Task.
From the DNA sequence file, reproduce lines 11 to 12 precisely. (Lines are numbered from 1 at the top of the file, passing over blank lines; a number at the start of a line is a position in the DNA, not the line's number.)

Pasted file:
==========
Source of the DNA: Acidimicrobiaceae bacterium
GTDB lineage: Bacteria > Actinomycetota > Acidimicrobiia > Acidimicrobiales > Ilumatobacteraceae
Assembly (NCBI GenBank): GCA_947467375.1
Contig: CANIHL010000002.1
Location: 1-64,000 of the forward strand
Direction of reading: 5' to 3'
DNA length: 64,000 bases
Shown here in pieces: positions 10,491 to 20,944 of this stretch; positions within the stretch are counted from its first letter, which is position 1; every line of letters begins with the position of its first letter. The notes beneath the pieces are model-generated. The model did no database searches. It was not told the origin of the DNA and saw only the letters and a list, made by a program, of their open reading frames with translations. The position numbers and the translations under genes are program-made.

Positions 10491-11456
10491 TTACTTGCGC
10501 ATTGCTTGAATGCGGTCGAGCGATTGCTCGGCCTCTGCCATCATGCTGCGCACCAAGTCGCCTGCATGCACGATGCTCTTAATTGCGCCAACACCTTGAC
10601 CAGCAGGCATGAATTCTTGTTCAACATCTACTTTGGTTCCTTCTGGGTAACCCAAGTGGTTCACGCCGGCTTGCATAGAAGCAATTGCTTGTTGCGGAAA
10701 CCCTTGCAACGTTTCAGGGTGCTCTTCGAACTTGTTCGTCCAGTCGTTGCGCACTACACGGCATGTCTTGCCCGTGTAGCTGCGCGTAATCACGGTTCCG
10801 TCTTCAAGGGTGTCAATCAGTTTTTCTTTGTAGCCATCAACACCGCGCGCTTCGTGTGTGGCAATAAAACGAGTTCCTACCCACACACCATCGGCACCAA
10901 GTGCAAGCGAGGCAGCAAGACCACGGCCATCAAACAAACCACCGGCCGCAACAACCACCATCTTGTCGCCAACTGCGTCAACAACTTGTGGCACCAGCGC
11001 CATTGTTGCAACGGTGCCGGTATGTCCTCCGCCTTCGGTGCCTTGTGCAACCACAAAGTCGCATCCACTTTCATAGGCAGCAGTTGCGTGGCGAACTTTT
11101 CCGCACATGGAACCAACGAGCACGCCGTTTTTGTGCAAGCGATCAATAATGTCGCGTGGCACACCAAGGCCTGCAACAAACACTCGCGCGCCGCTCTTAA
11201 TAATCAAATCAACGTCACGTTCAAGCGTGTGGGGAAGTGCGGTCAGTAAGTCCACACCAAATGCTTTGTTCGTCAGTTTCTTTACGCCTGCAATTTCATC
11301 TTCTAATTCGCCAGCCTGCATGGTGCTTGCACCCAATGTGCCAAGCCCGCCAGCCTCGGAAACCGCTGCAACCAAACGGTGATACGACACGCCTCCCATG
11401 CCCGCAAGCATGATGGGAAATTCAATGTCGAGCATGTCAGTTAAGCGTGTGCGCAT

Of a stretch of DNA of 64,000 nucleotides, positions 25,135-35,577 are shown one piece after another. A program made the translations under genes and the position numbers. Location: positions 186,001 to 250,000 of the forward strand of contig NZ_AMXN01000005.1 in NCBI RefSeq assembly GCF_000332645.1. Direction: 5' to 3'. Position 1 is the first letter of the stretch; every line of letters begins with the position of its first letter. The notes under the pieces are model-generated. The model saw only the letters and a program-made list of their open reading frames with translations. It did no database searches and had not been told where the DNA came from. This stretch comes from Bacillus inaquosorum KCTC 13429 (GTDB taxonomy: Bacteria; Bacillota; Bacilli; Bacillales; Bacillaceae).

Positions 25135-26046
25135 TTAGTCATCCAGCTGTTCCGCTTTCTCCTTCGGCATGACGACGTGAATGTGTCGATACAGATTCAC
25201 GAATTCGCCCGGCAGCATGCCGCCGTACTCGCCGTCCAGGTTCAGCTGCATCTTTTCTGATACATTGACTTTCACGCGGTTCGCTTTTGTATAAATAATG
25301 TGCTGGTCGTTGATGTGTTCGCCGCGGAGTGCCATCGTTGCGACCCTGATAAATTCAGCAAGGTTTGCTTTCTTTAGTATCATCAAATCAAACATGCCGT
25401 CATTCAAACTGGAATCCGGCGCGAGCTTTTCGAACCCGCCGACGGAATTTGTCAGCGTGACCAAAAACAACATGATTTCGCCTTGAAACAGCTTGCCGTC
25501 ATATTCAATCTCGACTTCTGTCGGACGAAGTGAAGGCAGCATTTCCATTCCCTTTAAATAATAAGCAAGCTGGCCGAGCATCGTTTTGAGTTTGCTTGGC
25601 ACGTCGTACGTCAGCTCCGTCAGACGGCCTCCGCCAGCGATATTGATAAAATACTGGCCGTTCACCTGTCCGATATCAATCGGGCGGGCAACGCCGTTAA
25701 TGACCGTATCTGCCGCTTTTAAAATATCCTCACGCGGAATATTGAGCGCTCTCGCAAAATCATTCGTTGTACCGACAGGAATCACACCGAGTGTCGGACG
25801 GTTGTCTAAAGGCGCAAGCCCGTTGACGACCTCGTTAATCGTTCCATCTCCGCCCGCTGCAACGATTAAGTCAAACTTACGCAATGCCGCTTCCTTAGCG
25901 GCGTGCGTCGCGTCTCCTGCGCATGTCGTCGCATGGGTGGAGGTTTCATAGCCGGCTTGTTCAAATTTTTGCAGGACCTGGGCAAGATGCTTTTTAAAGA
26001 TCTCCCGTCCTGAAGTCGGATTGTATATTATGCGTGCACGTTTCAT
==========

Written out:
10501 ATTGCTTGAATGCGGTCGAGCGATTGCTCGGCCTCTGCCATCATGCTGCGCACCAAGTCGCCTGCATGCACGATGCTCTTAATTGCGCCAACACCTTGAC
10601 CAGCAGGCATGAATTCTTGTTCAACATCTACTTTGGTTCCTTCTGGGTAACCCAAGTGGTTCACGCCGGCTTGCATAGAAGCAATTGCTTGTTGCGGAAA